Vitamin C: is also called ascorbic acid and is a water-soluble vitamin. It is involved in the maintenance of both healthy skin and connective tissue and it helps with the absorption of iron in the small intestines. It is also an antioxidant that plays a role in the regeneration of other essential antioxidants, and also protecting again oxidative damage.

Sources of vitamin C include:

  • Citrus fruits
  • Tomatoes
  • Spinach
  • Potatoes
  • Broccoli
  • Peppers
  • Blackcurrants

It is important to note that vitamin C is easily destroyed by light and heat, so it is best to store in a cool dark place and try and avoid cooking at high temperatures for long periods of time. You can also get all the vitamin C you need from a varied diet; due to it being a water-soluble vitamin (excess is not stored in the body). When consumed in excessive amounts as a supplement you will end up excreting the rest out as urine.

Phytochemicals: occur naturally in plants, including fruits, vegetables, wholegrains, beans, seeds and nuts. There are thousands of different phytochemicals that have been identified, and some of these have antioxidant properties, protecting our cells from oxidative damage. Carotenoids act as an antioxidant, and also gives food such as carrots, sweet potatoes, squash, tomatoes, mangoes, peppers, oranges, and cantaloupes their yellow, orange and red colour. One carotenoid which you may have heard of is Beta-carotene which can be converted into vitamin A, or as an antioxidant. Polyphenols include red fruits like grapes, onions, coffees, spices, wine, curcumin, and lignins which are found in flax seeds. Flavonoids are found in chickpeas, soybeans, and almost all fruits and vegetables including parsley, blueberries, pomegranates, citrus fruits, kale, brussel sprouts, leeks, tea, cacao and broccoli. Allyl sulphides are also a phytochemical, found in onions, leeks and garlic which have antioxidant properties – so enjoy your garlicky food!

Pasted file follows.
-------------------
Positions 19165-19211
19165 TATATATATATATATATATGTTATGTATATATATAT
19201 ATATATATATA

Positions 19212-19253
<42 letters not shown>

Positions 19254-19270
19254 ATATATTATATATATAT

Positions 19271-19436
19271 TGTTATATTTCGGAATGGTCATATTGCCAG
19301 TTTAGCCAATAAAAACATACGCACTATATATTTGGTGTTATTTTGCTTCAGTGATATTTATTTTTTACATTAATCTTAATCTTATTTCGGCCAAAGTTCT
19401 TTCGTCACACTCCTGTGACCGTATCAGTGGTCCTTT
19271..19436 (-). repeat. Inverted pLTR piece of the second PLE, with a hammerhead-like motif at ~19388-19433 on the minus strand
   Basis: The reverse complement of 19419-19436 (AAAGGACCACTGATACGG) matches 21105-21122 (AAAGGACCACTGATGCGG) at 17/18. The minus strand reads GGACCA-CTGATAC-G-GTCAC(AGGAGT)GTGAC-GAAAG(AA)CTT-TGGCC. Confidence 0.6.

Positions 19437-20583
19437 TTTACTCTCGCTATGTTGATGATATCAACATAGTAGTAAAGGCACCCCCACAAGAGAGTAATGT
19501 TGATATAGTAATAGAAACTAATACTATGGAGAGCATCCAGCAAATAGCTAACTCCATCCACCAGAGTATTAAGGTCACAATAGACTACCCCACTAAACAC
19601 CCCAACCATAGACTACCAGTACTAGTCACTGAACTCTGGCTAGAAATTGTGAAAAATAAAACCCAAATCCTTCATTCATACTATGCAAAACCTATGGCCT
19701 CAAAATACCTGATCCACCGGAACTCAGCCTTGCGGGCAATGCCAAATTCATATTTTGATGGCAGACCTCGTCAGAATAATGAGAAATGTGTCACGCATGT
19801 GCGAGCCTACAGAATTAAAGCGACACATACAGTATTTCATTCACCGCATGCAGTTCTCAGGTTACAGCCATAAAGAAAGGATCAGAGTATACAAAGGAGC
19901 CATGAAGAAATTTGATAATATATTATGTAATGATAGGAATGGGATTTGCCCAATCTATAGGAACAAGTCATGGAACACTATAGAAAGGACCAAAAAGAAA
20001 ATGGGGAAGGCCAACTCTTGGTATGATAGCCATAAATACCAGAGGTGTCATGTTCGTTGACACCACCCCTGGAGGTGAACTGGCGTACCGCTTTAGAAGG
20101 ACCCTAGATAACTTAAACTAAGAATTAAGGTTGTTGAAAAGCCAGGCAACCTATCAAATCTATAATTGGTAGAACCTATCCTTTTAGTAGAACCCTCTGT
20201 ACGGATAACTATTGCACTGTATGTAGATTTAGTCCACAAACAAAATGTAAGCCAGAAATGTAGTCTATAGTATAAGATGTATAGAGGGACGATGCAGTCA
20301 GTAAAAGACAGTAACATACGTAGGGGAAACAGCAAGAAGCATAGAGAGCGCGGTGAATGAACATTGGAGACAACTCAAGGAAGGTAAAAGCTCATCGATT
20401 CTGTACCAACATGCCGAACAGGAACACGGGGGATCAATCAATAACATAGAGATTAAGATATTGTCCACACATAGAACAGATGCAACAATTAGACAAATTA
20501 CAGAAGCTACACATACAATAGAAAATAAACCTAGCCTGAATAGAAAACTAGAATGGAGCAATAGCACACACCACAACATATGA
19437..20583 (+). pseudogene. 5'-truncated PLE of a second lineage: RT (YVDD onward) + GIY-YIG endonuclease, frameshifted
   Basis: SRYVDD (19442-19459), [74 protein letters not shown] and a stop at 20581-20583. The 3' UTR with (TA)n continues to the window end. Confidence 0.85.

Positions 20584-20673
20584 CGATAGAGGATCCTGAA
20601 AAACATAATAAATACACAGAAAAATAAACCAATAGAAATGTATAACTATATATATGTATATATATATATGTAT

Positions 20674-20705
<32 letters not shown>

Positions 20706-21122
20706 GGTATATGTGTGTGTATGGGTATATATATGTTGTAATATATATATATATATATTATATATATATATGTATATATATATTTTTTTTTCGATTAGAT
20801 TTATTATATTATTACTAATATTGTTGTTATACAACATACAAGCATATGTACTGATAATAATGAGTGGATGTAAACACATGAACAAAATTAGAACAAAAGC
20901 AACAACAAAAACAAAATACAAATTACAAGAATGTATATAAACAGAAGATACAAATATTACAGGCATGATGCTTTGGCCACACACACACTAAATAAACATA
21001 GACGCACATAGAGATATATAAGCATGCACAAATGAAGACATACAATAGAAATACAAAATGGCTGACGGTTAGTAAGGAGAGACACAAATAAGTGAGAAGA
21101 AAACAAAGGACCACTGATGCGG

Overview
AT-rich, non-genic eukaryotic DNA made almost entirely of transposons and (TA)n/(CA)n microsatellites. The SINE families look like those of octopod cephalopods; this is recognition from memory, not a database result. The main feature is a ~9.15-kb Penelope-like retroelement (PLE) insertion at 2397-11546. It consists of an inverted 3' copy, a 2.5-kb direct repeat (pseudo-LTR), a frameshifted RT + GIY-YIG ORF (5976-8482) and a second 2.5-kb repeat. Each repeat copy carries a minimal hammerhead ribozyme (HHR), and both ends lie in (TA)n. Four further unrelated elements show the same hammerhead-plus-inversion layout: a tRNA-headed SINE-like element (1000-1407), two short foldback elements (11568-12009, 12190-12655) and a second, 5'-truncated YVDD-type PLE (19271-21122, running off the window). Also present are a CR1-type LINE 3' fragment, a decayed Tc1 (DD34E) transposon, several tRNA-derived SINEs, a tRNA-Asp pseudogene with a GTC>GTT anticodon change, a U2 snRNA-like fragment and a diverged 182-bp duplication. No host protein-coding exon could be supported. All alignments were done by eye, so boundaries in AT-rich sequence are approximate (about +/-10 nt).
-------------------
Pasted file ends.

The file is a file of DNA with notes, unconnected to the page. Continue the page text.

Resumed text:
Selenium: is a mineral found within foods. It has been shown to help make sure the immune system is functioning properly, as well as working with an antioxidant enzyme which helps to prevent damage to cells and tissue.

Sources include:

  • Brazil nuts
  • Fish
  • Meat
  • Eggs

Other minerals that we need to include within our diet which help to assist antioxidant activity are copper, manganese, zinc and iron, which all are needed for antioxidant enzymes. Sources for each include:

Manganese:

  • Nuts
  • Shellfish
  • Tea
  • Bread
  • Cacao
  • Cereal
  • Green vegetables

Zinc:

  • Nuts
  • Shellfish
  • Meat
  • Dairy foods
  • Cereals

Iron:

  • Nuts
  • Shellfish
  • Meat
  • beans
  • Wholegrains
  • Fortified foods
  • Dark green leafy vegetables

There’s no need to run over to the nearest health food shop and stock up on supplements, however. Amazingly, as you’ve seen from above, you can get all of these antioxidants and anti-inflammatory nutrients from the food around us. This is where the concept of eating the rainbow comes from. By eating a variety of foods you’ll get to enjoy all of these benefits, as well as an extra nutritious impact which these foods hold, not just the antioxidants and inflammatory responses.

Written by Daisy Buckingham ANutr, Registered Associate Nutritionist at Lucy Bee.

References
1. Arulselvan et al., 2016
2. Calder, 2006
3. Rahal et al., 2014

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astaxanthin

Astaxanthin – The King of Antioxidants

Allow me to acquaint you with one of nature’s most potent antioxidants – astaxanthin (as-ta-xan-thin) – with the latest research showing promising results for those everyday concerns such as ageing skin, low immunity, tiredness and fatigue, aching joints, low fertility, poor cognitive function, below-par exercise performance – and so much more.

What is astaxanthin?

Astaxanthin is a bright red carotenoid pigment (natural colour) derived from haematococcus pluvialis (H. pluvialis), an algae with the highest levels of astaxanthin, accumulated to protect itself in response to stressors from its environment, such as starvation, high levels of salt, high temperature and radiation. The accumulation of astaxanthin turns the algae from green to red, and is responsible for the bright pink-red colouring of many marine animals such as salmon, crab and lobster and the brightly coloured feathers of flamingos, who obtain astaxanthin through their diet. Aside from its wonderful colouring, its main action is that of an antioxidant and, as such, providing protection to algae from environmental stressors as listed above.